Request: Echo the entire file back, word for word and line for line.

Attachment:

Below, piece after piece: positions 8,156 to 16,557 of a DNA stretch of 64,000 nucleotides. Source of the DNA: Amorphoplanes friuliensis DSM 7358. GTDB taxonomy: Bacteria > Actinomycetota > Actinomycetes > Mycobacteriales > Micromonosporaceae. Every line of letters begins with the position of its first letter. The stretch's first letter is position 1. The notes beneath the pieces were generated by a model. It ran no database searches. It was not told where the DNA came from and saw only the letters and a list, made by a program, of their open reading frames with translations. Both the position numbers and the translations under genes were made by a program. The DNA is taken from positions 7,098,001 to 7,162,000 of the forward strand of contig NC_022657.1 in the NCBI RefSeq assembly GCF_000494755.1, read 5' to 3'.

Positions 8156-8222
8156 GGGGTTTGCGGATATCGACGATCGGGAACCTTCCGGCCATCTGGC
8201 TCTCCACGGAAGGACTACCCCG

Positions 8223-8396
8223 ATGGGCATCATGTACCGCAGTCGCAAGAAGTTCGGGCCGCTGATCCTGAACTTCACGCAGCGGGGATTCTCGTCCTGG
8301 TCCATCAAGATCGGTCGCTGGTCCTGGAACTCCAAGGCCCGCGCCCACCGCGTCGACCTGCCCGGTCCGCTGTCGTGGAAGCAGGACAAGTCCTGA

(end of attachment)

Below, piece after piece: positions 8,156 to 16,557 of a DNA stretch of 64,000 nucleotides. Source of the DNA: Amorphoplanes friuliensis DSM 7358. GTDB taxonomy: Bacteria > Actinomycetota > Actinomycetes > Mycobacteriales > Micromonosporaceae. Every line of letters begins with the position of its first letter. The stretch's first letter is position 1. The notes beneath the pieces were generated by a model. It ran no database searches. It was not told where the DNA came from and saw only the letters and a list, made by a program, of their open reading frames with translations. Both the position numbers and the translations under genes were made by a program. The DNA is taken from positions 7,098,001 to 7,162,000 of the forward strand of contig NC_022657.1 in the NCBI RefSeq assembly GCF_000494755.1, read 5' to 3'.

Positions 8156-8222
8156 GGGGTTTGCGGATATCGACGATCGGGAACCTTCCGGCCATCTGGC
8201 TCTCCACGGAAGGACTACCCCG

Positions 8223-8396
8223 ATGGGCATCATGTACCGCAGTCGCAAGAAGTTCGGGCCGCTGATCCTGAACTTCACGCAGCGGGGATTCTCGTCCTGG
8301 TCCATCAAGATCGGTCGCTGGTCCTGGAACTCCAAGGCCCGCGCCCACCGCGTCGACCTGCCCGGTCCGCTGTCGTGGAAGCAGGACAAGTCCTGA